Applying to college can be both exciting and stressful. With so many colleges to consider and important deadlines to meet, daunting might be an understatement for the work ahead. Not to mention, the competition is fierce among the many highly qualified applicants applying to elite schools. But with the right approach and a better understanding of what makes a strong application, applying to college can be an empowering process—especially when the big envelope arrives in the mail. In the meantime, you have a lot to think about, so we’ve created an admissions “road map” that is designed to help you in applying to, and ultimately enrolling in, the college of your choice.
Admission rates at some of the most common “dream schools” are getting lower each year. Even if you aren’t interested in one of the schools included in the above graph, it’s never been more challenging to get into the college of your choice. You must work hard, study hard, and stay focused on your dream school to ensure optimal consideration for admission.
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Bolstering Your Academic Profile
Part of your academic profile is comprised of test scores and grade-point averages (GPA). Many schools have specific GPA or test score requirements; therefore, it’s important to maintain a strong GPA and passing exam scores in order to be accepted into a good school.
First things first. What is a GPA? A GPA is the sum of the unit value for each course multiplied by the numerical value of the grades. Sounds complicated, right? Let’s break it down. Your grade points are multiplied by the number of credits a course earned resulting in what is known as quality points: An A equals 4 points, a B equals 3 points, a C equals 2 points, and so forth.
Keep in mind that not all schools grade the same way. In fact, not all schools do weighted GPAs the same or recognize an A+. An “A” might be the top grade.
Thankfully, there are many ways to improve your GPA, class rank, and standardized test scores if you’re concerned about your academic performance:
- Study hard! Hitting the books is crucial, and the harder you study, the more likely you are to get good grades. Need some help? Below are a few tips on how to study:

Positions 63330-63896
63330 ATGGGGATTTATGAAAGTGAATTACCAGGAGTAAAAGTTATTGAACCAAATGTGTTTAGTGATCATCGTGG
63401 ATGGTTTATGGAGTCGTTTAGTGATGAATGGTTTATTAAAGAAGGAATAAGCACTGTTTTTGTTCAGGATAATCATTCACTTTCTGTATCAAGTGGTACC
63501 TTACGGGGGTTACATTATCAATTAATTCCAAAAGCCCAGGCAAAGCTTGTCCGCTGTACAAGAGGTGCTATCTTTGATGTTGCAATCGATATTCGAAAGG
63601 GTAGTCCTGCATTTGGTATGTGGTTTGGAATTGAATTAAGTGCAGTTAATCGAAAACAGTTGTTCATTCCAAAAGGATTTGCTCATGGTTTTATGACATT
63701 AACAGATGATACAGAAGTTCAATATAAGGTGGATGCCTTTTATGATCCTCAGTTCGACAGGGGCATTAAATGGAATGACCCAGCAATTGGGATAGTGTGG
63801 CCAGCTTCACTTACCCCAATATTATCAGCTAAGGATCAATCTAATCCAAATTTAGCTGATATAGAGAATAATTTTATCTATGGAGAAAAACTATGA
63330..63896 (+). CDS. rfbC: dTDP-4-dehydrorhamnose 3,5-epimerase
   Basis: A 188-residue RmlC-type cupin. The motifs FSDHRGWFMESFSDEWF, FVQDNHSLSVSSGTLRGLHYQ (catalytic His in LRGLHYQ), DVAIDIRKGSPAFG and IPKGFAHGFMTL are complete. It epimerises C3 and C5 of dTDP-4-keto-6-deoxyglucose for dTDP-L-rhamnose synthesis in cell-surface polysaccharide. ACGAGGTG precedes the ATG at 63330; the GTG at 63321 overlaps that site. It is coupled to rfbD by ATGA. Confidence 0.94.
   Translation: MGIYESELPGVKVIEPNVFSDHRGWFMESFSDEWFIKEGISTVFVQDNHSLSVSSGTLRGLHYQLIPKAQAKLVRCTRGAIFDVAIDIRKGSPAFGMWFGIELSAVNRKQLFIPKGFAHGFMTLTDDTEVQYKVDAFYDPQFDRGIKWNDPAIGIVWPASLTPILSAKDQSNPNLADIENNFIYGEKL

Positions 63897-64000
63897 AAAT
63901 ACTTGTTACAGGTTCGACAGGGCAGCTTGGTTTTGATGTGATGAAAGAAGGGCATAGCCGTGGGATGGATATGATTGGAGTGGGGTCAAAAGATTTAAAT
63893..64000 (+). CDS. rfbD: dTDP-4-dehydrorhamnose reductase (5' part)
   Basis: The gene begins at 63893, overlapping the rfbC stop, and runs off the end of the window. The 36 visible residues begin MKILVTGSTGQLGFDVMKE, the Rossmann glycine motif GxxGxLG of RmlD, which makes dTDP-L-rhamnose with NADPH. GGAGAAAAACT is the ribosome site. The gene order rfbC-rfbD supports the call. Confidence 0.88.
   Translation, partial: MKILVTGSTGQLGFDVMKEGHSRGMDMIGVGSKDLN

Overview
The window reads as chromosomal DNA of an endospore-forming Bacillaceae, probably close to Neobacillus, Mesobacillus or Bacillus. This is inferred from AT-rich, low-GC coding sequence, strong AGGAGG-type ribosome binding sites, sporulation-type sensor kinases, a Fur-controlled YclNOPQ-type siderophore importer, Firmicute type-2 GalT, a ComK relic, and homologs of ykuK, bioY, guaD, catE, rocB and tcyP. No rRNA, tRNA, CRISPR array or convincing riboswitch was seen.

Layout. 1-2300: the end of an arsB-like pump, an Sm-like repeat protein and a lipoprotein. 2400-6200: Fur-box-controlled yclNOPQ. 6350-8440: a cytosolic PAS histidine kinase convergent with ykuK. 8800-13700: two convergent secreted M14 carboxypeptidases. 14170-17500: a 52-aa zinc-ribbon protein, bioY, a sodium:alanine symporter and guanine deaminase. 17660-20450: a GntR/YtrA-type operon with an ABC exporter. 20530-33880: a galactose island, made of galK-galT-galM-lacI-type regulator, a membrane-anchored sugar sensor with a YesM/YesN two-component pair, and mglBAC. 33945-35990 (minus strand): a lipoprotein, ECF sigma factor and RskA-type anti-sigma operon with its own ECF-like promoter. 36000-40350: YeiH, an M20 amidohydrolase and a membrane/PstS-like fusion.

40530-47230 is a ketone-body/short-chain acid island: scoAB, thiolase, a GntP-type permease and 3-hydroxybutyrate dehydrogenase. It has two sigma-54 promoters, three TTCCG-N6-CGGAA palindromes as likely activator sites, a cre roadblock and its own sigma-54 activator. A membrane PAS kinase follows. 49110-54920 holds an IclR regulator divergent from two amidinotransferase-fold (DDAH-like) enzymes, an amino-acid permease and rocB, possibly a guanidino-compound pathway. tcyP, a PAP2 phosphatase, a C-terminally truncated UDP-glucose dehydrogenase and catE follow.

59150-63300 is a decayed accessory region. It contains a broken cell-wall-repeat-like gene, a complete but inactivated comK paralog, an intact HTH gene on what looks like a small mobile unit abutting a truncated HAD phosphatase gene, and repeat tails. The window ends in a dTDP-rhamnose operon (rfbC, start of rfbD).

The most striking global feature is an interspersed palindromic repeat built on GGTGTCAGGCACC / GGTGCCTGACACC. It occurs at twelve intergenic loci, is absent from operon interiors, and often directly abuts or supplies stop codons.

- Do well on the SAT. – an aptitude test that measures intellectual ability. SAT scores are reported on a scale from 200-800, with additional subscores reported for the essay (ranging from 2-12).
- Do well on the ACT – an achievement test measuring what you have learned in school. The ACT is scored differently from the SAT. ACT takers receive a composite score and each test score (English, Mathematics, Reading, Science). These scores range from 1 (low) to 36 (high). The composite score is the average of your four test scores, rounded to the nearest whole number.
- Take both and submit the better score. Keep in mind that the SAT and ACT test have completely different scoring. If you took both, it helps to compare your scores:
- Take one again to improve your score. (You can take the ACT no more than 12 times total and the SAT as many times as you want.)
- Get an SAT or ACT tutor if you need additional help. You can hire a local college student to help with studying or register for tutoring classes at a local test prep center.
- Get an SAT or ACT prep book and take practice tests. There are MANY different test prep guides out there so borrow as many as you can from your local library or check Amazon or other online book retailers for new or even used books to help you study.
- Enroll in a test prep class. Or, if you can’t a class, access the many useful test prep resources online. Your school might offer test prep services on the weekends so check with your guidance counselor to learn more.
- Take an Advanced Placement (AP) Test. You can earn what’s called acceleration credits, or class credits, if you perform well on these exams.
- Take more than one AP test. Take classes and tests in your strengths:
Note: The number of students taking AP exams is increasing, making academic achievement even more challenging. If you can swing it, take an AP exam(s) and try to earn a score of 3 or higher:
- Maintain as high a GPA as possible. Again, studying hard is the best way to maintain a high GPA. And if you’re struggling, there’s help out there!
- Try to take honors classes that boost your GPA. An honors class is similar to an AP class in that both offer college-level course work and a GPA boost. However, an honors class does not prepare students for an AP exam.
- Enter academic competitions and join academic teams. There are quite a few, such as Mathletes, Interscholastic League, Odyssey of the Mind, writing and talent competitions, etc.
- Join National Honor Society or other legitimate academic societies. Colleges look for students who are motivated and strive to put forth their best effort. Joining an academic club shows a real commitment to your success.
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Prove You’re a Well-Rounded Student
Colleges are all about well-rounded students, but what does well-rounded mean and how do you become one? A “well-rounded” student is one who is capable of excelling in his or her classes while also remaining involved in extra-curricular activities such as a sport, a club or an organization outside of school. In other words, good grades are just not enough, so what can you do that will spark interest in your application? There are many well-rounded students applying to college so you need to set your application apart from the others.
Again, keep in mind that getting into college is more than maintaining a 4.0 GPA. There are plenty of options, starting with:
- Play a sport in high school. From football to badminton, there’s a sport for everyone. Playing a sport demonstrates time management skills, leadership qualities, and dedication.